It seems once more the Hluttaw is moving to reform Myanmar’s justice sector where the judges themselves cannot or will not. According to Irrawaddy, the Judicial Committee, formed last September, has already received 500 complaints from citizens about the abuse in the courts. On Tuesday, the lower house (Pyithu Hluttaw) passed a law granting the committee with the power to investigate these complaints.
We also got an interesting glimmer into the relationship between the judiciary and parliament. While not quite as testy as that between the Philippine Congress and Supreme Court (see here), it’s clear the Myanmar Supreme Court doesn’t entirely welcome the Hluttaw’s proposal. According to Irrawaddy:
Thein Nyunt, a respected MP and lawyer, said, “I rejected the presentation of the Union Supreme Court Judge which could undermine the core meaning of the [investigation powers] proposal, and all the MPs supported my views.”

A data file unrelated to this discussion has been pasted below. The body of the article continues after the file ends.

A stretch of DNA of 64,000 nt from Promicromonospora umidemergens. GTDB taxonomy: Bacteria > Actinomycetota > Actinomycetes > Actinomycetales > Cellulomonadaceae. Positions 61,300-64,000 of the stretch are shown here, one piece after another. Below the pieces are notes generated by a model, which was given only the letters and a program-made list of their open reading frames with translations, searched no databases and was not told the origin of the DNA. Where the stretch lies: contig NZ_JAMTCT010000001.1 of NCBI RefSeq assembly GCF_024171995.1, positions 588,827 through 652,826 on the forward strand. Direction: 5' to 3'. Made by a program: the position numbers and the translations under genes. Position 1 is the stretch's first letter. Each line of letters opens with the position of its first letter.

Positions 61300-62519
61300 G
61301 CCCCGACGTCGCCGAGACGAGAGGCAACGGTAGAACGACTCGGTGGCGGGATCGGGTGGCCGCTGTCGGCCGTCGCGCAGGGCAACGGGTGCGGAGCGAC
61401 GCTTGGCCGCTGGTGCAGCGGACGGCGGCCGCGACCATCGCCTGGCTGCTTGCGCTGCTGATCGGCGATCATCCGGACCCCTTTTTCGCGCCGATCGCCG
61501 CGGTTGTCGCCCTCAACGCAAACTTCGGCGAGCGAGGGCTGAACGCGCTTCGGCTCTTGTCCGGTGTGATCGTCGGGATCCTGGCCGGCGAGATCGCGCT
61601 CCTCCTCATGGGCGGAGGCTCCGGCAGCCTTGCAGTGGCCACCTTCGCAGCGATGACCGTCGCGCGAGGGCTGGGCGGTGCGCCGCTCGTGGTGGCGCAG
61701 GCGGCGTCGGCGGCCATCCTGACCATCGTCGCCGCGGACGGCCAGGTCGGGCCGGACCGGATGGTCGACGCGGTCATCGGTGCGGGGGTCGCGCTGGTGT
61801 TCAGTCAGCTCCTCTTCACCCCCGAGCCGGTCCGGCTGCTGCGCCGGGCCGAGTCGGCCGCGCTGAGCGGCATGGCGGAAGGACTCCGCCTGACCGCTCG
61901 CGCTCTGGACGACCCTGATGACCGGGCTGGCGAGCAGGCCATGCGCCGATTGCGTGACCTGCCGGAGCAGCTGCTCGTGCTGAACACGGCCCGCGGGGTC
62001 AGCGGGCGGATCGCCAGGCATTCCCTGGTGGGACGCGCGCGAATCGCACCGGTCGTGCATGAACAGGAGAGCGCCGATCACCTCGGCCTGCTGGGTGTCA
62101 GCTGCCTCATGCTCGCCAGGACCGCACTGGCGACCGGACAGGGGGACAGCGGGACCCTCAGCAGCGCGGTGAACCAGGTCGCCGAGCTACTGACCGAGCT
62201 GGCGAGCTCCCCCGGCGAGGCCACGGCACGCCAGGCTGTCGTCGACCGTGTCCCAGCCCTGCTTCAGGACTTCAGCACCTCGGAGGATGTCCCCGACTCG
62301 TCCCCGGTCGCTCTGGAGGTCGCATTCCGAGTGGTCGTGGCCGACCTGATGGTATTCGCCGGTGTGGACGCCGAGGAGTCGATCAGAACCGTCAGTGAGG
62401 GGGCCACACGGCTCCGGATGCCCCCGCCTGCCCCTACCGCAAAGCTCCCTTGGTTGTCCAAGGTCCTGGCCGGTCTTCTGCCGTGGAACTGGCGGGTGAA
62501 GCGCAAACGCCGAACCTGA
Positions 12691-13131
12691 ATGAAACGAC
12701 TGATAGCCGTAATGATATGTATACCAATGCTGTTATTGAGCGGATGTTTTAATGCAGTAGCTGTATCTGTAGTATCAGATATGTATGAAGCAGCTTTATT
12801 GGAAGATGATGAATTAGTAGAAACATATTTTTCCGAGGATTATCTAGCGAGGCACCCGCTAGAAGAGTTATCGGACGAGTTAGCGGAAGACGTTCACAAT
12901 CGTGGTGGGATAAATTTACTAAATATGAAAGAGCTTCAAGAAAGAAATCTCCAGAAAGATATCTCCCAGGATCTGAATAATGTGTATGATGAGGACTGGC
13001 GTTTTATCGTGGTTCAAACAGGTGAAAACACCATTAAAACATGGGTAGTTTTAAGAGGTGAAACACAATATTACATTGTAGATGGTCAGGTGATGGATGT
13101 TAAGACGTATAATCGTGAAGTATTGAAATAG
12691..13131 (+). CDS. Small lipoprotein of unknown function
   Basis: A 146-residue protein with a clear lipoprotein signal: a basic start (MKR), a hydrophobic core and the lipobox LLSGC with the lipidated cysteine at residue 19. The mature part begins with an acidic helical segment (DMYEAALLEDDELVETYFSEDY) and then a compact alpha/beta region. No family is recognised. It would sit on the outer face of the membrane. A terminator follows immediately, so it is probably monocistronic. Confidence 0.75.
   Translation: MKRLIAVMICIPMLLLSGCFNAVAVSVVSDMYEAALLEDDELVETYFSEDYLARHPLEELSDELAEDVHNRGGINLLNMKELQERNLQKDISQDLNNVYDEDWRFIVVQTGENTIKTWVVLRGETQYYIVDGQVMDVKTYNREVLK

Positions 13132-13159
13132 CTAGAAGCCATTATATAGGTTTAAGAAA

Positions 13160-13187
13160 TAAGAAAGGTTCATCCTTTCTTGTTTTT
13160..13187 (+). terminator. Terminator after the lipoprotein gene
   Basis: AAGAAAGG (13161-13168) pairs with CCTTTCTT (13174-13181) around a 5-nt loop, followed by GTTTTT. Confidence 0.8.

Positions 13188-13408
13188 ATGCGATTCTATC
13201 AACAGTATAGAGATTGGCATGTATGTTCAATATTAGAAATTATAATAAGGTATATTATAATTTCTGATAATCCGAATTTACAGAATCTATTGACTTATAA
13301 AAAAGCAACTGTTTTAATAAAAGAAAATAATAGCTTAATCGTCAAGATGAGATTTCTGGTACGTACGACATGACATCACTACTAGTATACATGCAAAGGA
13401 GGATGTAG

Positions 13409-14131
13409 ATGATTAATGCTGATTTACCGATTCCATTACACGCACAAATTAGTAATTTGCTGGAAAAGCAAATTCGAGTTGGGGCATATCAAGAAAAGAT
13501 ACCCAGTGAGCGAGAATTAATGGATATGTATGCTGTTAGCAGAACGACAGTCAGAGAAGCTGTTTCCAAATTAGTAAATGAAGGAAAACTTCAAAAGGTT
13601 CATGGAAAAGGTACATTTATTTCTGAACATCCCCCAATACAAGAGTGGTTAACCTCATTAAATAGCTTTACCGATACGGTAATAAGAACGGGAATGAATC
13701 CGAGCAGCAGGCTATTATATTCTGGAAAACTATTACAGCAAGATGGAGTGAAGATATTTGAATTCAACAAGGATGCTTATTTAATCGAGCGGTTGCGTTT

As I’ve mentioned before, I think the Hluttaw is taking the right approach. It’s important to reform the courts before granting them independence. However, from the proposal currently on the table, it appears the Judicial Commission will focus on “naming and shaming” judges, but will lack enforcement powers. This can still be quite effective if done right. Singapore is infamous for using public humiliation as a punishment.
However, it’s not clear this strategy will work without a free media. In one of the few articles to look at judicial accountability, Stefan Voigt (2008) argues that media freedom encourages judicial accountability by exposing corrupt practices in court. With a free media and open hearings, journalists can sit in on cases and report on the progress of the case. While Myanmar’s media is becoming freer, it isn’t quite yet free enough, particularly for journalists to report on big judicial corruption cases. Also, a free press will be needed to press the Judicial Commission on its investigations and make the guardian of the guardians accountable.